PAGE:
We all see cars, SUV’s and limousines with heavily tinted windows and sometimes wonder is that legal? Well, let’s find out.
Tinting is generally used to block sunlight. It helps reduce the load on the car air conditioning system and minimize UV ray damage to the car interior as well as to the eyes and skin. Tinted windows typically filter out about 70% of solar heat versus less than 10% for non-tinted windows. Window tinting is also applied for a variety of other reasons, such as driver privacy or to help keep shattered glass in place upon impact in the event of an accident.
Dark window tinting is an issue since it hinders the ability to see into a car.
Why is it important to see into a car?
There are many reasons, one of which is for eye-contact. Our streets are filled with pedestrians, cyclists and other drivers and its beneficial to know when we are visually aware of each other’s presence. Very dark windows can interfere with the eye contact. Another reason for seeing into a car is for police observance of distracted driving infractions, such as talking or texting on smartphones or eating and drinking while driving. Dark window tinting can also create poor driver visibility at night and increase the safety risk of police officers walking up to a darkened car.
How is window tinting done?
Vehicle manufacturers provide standard tinted vehicle glass (“factory tint”) through a glass dying process and lasts the lifetime of the glass. Generally they have a mild tint that is certifiably legal but can make the windshield more expensive to replace if damaged.
Typically, aftermarket tinting is done with a thin polymer film applied to the interior window glass. This can be less expensive than manufacturer tinting, however a disadvantage is that removal of old window film can be difficult. Do-it-yourself kits claiming easy “stick-on” installation but can result in bubbles or wrinkles and rarely end up looking professional.
Is window tinting legal?
Window tinting provided by the car manufacturer is considered legal. It is aftermarket tinting that can create issues.
Laws that are subject to judgement or interpretation are subject to abuse and window tinting can fall into this category. Cars legal in one province may be illegal in another. For example, the Ontario Highway Traffic Act Section 73 states in S 73(3): “No person shall drive on a highway a motor vehicle on which the surface of the windshield or of any window to the direct left or right of the driver’s seat has been coated with any coloured spray or other coloured or reflective material that substantially obscures the interior of the motor vehicle when viewed from outside the motor vehicle.” Certain provinces specify an acceptable light transference factor.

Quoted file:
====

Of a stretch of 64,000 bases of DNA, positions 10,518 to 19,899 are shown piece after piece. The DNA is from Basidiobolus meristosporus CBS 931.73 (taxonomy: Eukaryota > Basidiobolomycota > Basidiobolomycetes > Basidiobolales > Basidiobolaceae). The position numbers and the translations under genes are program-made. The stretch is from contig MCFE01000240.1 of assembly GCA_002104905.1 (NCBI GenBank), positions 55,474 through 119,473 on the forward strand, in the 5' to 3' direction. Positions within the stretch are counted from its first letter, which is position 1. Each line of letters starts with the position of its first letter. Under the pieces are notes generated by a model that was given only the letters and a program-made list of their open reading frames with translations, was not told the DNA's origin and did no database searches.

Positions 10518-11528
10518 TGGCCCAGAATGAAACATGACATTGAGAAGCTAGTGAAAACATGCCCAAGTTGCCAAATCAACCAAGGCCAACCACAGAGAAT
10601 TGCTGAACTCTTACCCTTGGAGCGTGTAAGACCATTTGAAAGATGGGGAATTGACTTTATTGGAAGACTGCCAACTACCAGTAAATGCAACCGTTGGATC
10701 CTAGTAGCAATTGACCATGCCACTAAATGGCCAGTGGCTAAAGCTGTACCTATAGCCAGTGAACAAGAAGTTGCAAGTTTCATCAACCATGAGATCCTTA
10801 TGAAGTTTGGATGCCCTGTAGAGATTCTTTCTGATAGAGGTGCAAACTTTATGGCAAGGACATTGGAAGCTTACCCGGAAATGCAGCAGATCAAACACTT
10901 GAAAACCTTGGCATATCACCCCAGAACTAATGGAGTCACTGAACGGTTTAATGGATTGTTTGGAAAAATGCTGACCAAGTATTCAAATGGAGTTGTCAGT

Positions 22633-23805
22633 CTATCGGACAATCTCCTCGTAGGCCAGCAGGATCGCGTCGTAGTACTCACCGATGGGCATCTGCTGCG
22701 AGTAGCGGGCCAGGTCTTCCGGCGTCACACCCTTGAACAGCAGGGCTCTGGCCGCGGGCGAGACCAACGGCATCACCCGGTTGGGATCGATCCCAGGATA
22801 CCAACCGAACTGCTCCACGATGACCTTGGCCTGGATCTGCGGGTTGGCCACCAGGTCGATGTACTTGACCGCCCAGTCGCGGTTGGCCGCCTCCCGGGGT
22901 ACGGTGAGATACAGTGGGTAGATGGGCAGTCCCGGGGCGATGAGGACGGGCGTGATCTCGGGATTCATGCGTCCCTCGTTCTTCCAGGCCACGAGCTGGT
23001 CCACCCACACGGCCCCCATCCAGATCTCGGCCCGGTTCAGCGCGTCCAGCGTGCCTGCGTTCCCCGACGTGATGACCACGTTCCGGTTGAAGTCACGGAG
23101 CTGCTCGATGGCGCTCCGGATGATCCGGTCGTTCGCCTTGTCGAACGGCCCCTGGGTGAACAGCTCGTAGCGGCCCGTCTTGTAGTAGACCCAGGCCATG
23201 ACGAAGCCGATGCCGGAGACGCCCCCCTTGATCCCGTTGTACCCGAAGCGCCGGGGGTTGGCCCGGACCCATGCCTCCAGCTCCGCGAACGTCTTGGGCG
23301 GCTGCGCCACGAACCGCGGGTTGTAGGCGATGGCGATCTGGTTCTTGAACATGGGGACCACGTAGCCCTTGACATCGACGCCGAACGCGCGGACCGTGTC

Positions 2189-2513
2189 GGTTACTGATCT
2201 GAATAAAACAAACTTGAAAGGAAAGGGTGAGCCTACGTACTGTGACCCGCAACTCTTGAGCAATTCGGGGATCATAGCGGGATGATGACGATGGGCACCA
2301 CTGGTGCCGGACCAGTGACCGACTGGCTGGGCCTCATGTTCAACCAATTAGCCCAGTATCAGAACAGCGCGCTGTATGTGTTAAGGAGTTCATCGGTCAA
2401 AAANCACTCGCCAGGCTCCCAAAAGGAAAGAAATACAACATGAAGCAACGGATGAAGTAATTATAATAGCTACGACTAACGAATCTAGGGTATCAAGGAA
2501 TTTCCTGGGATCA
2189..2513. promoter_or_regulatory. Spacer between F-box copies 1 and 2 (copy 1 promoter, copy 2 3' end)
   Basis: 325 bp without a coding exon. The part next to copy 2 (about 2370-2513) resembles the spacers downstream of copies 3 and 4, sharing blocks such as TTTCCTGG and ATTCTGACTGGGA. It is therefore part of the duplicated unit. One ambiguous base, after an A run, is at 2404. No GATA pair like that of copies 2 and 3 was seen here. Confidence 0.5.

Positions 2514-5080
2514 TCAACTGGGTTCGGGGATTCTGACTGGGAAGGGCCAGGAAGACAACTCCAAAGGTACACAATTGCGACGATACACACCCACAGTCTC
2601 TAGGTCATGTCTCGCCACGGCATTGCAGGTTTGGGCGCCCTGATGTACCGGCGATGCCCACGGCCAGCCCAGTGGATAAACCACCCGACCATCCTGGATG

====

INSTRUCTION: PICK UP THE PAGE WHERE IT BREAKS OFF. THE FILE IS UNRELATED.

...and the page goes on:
The light transference factor is how much light is allowed to pass through. For example, a 20% visible light transference factor must let 20% of light pass though. We have all seen the dark tinted side windows on a limousine or SUV that makes you wonder who is inside. These vehicles have likely applied a 5% tint, thereby letting only 5% of the light through.
The lower the tint factor number, the more light that is blocked and darker the window. Measurement of actual light transference is done by use of a photometer in some provinces while other jurisdictions may be at the discretion of a police officer.
What levels of tint are acceptable?
Aftermarket front windshield tinting is deemed illegal in Canada however in British Columbia tinting no more than 75 mm (3 inches) below the top of the windshield is permissible.
Most provinces don’t allow side window tinting. Quebec legalizes tint driver side windows only up to 70% percent while Manitoba has a limit of 50% percent. Driver visibility is a concern, hence they don’t want the side windows heavily darkened.
In Canada the law isn’t overly focused on tinting of the rear windshield although some provinces might prohibit tinting only the upper part of the rear windshield.
Canada regulates the level of factory tint on the windshield to a minimum of 70 per cent of light passage through the glass. This is sufficient to block the UV rays of the sun and provide sufficient visibility for night driving. Unfortunately for some people, this level of light passage does not offer much anonymity so they may choose to darken the tint on the back seat and rear windows to 20% if permitted within their jurisdiction. Exemptions for darker tinting are available for individuals with a medical or vision-related condition that require restricted exposure to sunlight.
The desire for window tinting has a sound basis however be aware of the laws in your province. Reputable auto glass shops should be up to date on provincial legal tinting laws. Should you decide to tint your windows, keep in mind that although your vehicle may be in compliance within your home province, it may not be legal if you travel or move to another province.
We’re always interested in hearing from you. Comments or questions can be sent to firstname.lastname@example.org.